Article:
The Dental Experience Podcast

Hosted ByRyan Vet

A Dental Podcast All About Creating Experiences Worth Sharing
No matter your role, as dental professionals, it is our responsibility to provide exemplary patient experience and care. In each episode of this dental podcast we will hear from experts on how to create a positive patient experience while simultaneously growing your practice.

Episode 306: The Critical Role of Dental Assistants, with IgniteDA’s Kevin Henry

There are over 300,000 dental assistants in the US, and Kevin Henry is on a mission to empower, enlighten, and educate all of them. Their role is critical to the culture, comfortability, and profitability of the dental practice, and today Kevin gives his tips for assisting the assistants.

The Dental Experience Podcast Kevin Henry

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Voiceover: Today on The Dental Experience podcast.

Kevin Henry:  People don’t work in a dental practice, they work in a small business.

Ryan Vet: You can’t see my heart, but my heart is keeping me beating you can’t see my brain, but my brain is keeping me going and thinking.

Kevin Henry: Whenever you were first dating the things you got to know about your spouse or your significant other, maybe their fears, their desires, what they want. You know, sometimes they just want to get out of there, let’s be honest.

Ryan Vet: Michael Jordan said, “Yeah, he played on the Bulls, how do you know him?” They’re like, “He played on the Tar Heels.” I said, “Who are the Tar Heels?”

Kevin Henry: Those words will just break like a, nails on a chalk board.

Voiceover: This is The Dental Experience podcast. Here’s your host, Ryan Vet.

Ryan Vet: Welcome to another episode of The Dental Experience podcast. I’m so excited to have with me Mr. Kevin Henry. So, Kevin and I have seen each other around over the years, and then, starting January of this year, we had the unfortunate experience of being in Napa together.

And then we ran into each other to the next weekend at Yankee, and then ever since have caught up and just gotten to know each other, and I’ve gotten to hear what Kevin has done with IgniteDA. And so Kevin, welcome to the show.

Kevin Henry: Thanks Ryan. I appreciate it. And I will suffer through Napa with you anytime, you just say when.

Ryan Vet: Sounds good. Well, I think we’re going back there next year and I’m bringing my wife this time for speaking consulting network. My wife is also a dentist. I, I met her when I was an RA – don’t tell my boss – in undergrad, but you also have a cool story with SCN and meeting  your wife, and I would love to hear about that.

Kevin Henry: I do actually. Yeah, I was lucky enough to meet the love of my life at the SCN meeting in 2011 in Dallas. Saw her from across the room, she has very white, blondish hair and it was very noticeable. Saw her from across the room. I was like, ‘who is that?’

And we ended up sitting at the awards banquet the next night together, and we went out to dinner after that. I took her to In and Out Burger, you know, so yeah. You know, you gotta go big or go home, come on. And, anyway, she  stuck around, we did long distance for two years. She lived in Seattle, I lived in Tulsa, Oklahoma, where I was working for Dental Economics at the time.

And, yeah, we exchanged our rings under Juliet’s balcony in Verona, Italy, and now we live in Colorado, and life’s good, man. It absolutely is.

Ryan Vet: That sounds incredible. And we’ve talked a little bit about SCN on the show over the past couple of episodes in a couple of seasons, but SCN is where a lot of the speakers and consultants that you hear at the national trade shows, that you have in your office.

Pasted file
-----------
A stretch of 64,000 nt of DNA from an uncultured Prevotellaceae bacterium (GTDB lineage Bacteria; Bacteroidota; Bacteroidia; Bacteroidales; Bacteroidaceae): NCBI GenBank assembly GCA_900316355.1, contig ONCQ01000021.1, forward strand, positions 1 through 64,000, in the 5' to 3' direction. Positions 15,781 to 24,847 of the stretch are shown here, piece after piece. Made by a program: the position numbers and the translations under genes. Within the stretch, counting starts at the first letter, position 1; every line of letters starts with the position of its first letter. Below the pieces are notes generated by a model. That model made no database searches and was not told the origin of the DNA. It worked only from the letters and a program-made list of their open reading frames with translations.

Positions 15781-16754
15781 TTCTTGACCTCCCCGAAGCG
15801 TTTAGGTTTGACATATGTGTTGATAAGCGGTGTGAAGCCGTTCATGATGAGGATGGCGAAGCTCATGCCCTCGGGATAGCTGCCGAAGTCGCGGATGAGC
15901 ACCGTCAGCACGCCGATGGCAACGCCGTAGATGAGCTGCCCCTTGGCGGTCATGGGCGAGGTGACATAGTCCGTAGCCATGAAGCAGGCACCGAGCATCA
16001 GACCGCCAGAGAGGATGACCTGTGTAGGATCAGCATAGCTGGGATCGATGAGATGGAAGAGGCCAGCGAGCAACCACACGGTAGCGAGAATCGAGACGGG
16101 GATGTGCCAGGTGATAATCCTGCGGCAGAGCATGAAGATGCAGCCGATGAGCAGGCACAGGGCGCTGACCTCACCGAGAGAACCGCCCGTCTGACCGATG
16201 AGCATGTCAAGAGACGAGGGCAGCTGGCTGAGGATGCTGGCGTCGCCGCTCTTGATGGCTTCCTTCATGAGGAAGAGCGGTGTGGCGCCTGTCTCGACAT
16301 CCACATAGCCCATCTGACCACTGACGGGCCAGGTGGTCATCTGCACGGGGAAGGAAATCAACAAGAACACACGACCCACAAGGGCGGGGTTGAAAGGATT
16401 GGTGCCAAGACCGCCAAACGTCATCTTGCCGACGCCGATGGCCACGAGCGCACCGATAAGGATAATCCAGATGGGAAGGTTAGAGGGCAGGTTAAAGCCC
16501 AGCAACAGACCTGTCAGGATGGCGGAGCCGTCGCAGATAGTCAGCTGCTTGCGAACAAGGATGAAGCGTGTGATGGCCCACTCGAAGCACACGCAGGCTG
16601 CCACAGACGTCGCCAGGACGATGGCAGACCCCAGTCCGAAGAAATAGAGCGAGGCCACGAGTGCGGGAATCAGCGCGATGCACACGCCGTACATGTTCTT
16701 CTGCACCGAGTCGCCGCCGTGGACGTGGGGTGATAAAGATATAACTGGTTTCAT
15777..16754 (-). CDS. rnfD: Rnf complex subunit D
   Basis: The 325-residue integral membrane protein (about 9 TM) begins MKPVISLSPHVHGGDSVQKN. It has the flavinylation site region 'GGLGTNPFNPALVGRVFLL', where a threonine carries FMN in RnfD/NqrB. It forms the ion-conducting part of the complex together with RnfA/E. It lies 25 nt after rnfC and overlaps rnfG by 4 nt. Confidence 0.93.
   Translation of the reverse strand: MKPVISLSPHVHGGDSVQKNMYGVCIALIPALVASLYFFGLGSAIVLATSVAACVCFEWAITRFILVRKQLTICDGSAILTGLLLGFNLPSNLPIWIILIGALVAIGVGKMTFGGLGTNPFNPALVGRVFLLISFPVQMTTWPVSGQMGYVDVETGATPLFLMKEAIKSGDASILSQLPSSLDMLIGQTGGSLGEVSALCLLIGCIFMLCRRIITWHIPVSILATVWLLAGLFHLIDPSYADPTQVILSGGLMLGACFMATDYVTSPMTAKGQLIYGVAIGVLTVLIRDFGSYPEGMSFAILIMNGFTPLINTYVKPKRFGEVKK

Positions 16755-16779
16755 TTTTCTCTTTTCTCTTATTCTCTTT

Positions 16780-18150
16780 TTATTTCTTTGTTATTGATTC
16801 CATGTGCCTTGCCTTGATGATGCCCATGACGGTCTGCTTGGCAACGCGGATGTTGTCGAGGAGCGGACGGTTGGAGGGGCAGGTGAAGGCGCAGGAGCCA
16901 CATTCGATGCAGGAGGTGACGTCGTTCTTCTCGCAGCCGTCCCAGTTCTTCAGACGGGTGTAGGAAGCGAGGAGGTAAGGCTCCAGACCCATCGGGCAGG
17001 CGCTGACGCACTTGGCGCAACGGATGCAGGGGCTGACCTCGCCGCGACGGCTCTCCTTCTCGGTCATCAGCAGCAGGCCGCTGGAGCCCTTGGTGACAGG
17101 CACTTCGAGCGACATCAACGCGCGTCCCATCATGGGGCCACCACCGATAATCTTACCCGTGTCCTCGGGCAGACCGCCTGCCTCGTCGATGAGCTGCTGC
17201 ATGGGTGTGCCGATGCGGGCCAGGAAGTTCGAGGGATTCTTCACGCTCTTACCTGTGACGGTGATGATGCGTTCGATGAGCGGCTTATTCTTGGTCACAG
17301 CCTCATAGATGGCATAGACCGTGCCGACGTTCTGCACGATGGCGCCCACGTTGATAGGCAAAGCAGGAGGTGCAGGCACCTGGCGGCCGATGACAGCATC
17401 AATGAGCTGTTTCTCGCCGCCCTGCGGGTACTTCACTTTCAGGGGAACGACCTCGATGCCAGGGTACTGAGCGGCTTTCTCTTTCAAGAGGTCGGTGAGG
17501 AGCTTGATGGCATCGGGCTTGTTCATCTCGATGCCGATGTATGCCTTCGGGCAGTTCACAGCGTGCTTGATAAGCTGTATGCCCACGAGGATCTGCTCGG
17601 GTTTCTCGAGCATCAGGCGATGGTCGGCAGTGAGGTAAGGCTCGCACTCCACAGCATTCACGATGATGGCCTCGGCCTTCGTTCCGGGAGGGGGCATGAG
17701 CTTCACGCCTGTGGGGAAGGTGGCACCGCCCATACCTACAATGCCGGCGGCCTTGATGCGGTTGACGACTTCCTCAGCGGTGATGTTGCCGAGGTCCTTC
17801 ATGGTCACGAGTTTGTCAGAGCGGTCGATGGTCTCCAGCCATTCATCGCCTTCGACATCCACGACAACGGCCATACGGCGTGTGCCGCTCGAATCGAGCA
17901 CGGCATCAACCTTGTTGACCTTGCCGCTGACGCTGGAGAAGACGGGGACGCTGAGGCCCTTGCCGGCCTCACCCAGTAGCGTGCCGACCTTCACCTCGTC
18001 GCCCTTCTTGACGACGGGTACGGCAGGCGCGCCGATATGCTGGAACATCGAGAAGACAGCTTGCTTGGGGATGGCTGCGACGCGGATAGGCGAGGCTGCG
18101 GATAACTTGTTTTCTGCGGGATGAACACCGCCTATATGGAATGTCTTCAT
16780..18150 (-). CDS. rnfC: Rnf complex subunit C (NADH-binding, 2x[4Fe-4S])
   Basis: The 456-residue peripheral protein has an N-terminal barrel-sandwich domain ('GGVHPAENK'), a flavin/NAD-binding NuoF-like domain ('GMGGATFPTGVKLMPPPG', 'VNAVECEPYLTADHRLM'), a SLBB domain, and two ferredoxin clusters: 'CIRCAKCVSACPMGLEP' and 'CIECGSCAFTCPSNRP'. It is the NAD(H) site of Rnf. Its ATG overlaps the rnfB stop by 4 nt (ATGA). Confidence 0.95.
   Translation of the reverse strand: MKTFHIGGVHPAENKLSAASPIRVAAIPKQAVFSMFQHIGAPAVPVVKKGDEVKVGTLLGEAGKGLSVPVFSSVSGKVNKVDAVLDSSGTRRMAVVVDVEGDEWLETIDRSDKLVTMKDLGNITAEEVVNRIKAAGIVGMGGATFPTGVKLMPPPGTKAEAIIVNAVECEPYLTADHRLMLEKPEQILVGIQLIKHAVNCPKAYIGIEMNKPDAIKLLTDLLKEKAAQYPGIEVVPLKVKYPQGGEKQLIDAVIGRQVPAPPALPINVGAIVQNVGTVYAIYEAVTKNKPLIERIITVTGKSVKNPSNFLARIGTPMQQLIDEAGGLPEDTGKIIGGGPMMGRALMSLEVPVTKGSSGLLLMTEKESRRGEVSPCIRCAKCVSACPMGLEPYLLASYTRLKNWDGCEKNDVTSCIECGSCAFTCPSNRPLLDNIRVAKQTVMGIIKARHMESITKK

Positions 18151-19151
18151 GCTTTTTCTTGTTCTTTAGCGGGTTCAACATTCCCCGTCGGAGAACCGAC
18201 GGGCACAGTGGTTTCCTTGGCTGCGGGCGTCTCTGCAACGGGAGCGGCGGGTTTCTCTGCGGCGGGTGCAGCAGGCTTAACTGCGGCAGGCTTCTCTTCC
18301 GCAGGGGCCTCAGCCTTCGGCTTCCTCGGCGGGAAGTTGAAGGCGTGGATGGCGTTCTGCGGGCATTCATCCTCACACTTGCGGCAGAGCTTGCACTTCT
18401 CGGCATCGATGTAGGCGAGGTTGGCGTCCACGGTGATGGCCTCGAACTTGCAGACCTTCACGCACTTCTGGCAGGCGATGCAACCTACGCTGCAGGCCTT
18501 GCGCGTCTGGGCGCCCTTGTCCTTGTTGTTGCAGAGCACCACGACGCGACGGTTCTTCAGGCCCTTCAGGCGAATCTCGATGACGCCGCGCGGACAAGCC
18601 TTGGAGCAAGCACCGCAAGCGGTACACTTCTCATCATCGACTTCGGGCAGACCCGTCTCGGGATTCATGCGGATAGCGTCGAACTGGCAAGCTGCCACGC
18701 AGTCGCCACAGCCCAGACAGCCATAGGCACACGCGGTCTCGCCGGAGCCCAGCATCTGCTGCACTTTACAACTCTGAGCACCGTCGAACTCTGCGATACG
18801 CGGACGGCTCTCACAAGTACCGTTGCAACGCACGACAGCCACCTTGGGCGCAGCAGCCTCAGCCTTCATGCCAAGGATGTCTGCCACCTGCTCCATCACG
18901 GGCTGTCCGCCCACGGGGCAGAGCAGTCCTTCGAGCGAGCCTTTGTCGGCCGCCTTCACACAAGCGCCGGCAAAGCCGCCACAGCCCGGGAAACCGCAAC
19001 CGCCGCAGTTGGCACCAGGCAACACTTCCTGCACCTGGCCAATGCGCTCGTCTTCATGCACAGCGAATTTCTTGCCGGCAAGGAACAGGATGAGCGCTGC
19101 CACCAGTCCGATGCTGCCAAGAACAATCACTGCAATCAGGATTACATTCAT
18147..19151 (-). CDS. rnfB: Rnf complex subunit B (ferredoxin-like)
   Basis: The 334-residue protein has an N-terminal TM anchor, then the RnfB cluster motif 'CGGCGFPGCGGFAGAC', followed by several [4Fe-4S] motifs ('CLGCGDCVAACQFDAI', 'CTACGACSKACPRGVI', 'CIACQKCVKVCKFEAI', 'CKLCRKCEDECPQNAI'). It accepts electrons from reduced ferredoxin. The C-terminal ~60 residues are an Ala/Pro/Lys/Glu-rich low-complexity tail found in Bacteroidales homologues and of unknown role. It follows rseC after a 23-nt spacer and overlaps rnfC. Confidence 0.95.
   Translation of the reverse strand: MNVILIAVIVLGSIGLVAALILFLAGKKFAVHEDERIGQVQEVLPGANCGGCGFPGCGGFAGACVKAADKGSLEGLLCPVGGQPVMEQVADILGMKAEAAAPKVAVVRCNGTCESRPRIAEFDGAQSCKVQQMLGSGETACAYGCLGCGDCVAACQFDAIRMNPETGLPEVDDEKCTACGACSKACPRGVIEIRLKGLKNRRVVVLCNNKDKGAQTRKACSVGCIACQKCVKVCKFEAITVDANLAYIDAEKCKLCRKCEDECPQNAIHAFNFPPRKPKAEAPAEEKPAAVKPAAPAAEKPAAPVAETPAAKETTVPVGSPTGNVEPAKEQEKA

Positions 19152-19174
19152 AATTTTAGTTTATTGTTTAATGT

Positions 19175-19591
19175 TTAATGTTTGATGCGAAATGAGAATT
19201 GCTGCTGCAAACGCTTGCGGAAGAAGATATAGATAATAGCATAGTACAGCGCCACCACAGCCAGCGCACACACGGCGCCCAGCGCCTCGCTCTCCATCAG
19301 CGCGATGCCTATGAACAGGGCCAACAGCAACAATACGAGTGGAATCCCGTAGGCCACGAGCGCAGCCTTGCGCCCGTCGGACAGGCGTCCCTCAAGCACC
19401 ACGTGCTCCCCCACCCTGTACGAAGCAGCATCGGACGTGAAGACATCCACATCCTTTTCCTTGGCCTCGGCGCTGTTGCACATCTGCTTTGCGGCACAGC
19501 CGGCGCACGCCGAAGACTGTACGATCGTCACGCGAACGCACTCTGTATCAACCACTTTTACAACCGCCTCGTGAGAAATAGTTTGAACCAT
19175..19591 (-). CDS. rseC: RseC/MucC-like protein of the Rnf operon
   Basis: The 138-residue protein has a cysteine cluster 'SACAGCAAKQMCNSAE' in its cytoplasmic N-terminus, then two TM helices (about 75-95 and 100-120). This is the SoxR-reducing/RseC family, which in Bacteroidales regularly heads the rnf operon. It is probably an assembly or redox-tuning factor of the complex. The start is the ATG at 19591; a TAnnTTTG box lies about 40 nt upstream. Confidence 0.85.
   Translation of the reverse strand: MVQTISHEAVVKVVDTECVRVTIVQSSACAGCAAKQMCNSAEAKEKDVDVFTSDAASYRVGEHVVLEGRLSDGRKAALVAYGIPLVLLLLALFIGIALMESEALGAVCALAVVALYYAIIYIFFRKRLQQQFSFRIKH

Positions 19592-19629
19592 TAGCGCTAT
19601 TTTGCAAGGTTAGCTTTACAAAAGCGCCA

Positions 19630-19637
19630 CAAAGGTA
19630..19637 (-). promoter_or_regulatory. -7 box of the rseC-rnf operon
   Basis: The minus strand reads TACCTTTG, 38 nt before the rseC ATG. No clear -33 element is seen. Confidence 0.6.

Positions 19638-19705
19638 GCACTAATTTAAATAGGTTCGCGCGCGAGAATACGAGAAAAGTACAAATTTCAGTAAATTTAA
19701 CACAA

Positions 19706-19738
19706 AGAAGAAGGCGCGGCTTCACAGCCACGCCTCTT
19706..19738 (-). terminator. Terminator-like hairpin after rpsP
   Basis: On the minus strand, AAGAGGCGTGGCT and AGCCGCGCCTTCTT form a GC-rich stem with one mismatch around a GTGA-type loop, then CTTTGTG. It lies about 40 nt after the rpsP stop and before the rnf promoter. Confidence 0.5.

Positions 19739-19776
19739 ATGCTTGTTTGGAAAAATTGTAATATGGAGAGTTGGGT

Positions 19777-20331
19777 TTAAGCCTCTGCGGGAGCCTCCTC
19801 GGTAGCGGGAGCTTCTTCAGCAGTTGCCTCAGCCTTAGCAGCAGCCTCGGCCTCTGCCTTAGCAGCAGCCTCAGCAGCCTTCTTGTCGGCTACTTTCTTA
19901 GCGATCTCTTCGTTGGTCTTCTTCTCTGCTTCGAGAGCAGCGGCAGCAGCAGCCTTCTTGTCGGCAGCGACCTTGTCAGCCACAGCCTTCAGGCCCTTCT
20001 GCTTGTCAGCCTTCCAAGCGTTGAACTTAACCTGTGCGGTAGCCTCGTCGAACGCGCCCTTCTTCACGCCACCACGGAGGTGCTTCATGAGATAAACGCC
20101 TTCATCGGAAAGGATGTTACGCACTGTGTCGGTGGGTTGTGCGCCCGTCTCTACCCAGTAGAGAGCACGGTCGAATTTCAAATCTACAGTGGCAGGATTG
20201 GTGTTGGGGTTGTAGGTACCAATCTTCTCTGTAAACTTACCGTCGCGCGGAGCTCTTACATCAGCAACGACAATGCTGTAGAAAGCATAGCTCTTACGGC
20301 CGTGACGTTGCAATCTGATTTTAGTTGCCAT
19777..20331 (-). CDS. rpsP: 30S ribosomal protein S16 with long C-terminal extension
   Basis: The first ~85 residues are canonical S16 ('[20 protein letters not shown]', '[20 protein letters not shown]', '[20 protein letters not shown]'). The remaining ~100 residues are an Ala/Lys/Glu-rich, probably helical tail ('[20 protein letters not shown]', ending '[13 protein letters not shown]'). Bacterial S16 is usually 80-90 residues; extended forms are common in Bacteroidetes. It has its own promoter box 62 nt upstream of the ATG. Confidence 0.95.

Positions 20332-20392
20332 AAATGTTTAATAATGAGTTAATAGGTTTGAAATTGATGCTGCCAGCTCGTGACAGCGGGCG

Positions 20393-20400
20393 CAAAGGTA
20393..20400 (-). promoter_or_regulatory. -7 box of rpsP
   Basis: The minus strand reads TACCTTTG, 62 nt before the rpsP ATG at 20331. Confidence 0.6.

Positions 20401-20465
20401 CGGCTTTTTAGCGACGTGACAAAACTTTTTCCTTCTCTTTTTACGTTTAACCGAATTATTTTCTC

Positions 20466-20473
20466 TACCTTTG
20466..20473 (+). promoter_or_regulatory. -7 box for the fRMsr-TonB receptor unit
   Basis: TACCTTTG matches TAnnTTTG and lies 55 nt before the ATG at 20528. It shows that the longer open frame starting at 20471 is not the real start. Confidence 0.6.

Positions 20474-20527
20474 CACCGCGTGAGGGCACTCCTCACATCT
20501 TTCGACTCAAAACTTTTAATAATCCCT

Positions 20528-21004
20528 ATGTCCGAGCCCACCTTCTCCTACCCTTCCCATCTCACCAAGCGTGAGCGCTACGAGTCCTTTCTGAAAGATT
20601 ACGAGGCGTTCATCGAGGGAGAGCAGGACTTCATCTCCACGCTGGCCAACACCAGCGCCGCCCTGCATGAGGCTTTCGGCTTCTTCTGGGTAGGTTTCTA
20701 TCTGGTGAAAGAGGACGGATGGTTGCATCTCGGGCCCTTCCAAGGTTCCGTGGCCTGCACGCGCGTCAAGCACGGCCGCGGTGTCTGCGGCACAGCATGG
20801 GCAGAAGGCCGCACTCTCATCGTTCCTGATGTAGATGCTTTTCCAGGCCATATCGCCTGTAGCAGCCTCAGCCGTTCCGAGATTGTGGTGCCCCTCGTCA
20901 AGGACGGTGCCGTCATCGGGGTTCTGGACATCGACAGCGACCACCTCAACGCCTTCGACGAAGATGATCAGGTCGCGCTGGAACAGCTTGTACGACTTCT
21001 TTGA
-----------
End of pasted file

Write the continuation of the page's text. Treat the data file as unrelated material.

That’s where they get together and learn how to be better so that they can better benefit you and help you grow your practices, and Kevin and I are both members at SCN, andwe look forward to seeing each other and our colleagues there every year. And many of the guests I’ve had on the show over the years, have been members there or have become members there, so that’s exciting.

So, you were with Dental Economics for a while, and Dental Economics is one of the leading journals right now, and talking about the business of dentistry. Could you tell us a little bit about your experience there and then kind of your career throughout dentistry?

Kevin Henry: Absolutely. I took a job at Dental Economics as their managing editor in 1999.

I had just left the world of sports public relations. The job that I had in Tulsa at the time moved to Kansas City, and my daughter was 1 year old at the time, and I knew my parents would hang me by my toenails if I dared move their daughter four and a half hours away to Kansas city. So, I decided to leave sports public relations. Took, took the job honestly as a very temporary basis.

But, whenever I got into it and realized what great people are in this industry, I learned so much and people were so accommodating. And now 20 years later, I sit here and I look at, you know, one of those points of life where you don’t realize that kind of the fates are pushing you in the right direction.

And, and that was definitely a moment for me. I wouldn’t have met my wife. I wouldn’t be here. You know, I wouldn’t have been able to travel to Europe or South Africa or so many places throughout the world without being in the dental industry. So, very lucky and blessed, but it also showed me how a dental practice works from the inside.

You know, I was able to shadow so many practices learning the job for Dental Economics, and that’s where I kind of first fell in love with dental assistants and the role they play in the practice. And I know we’re going to talk a little bit about that in a moment, but Dental Economics allowed me to start speaking.

My My first talk was in 2005 at the Oregon Dental Meeting to assistants and, you know, yeah. Fourteen years later, love what I do, but, but at that time at Dental Economics was so formative for me because it reminds me every day that people don’t work in a dental practice, they work in a small business, and it has to be run like that.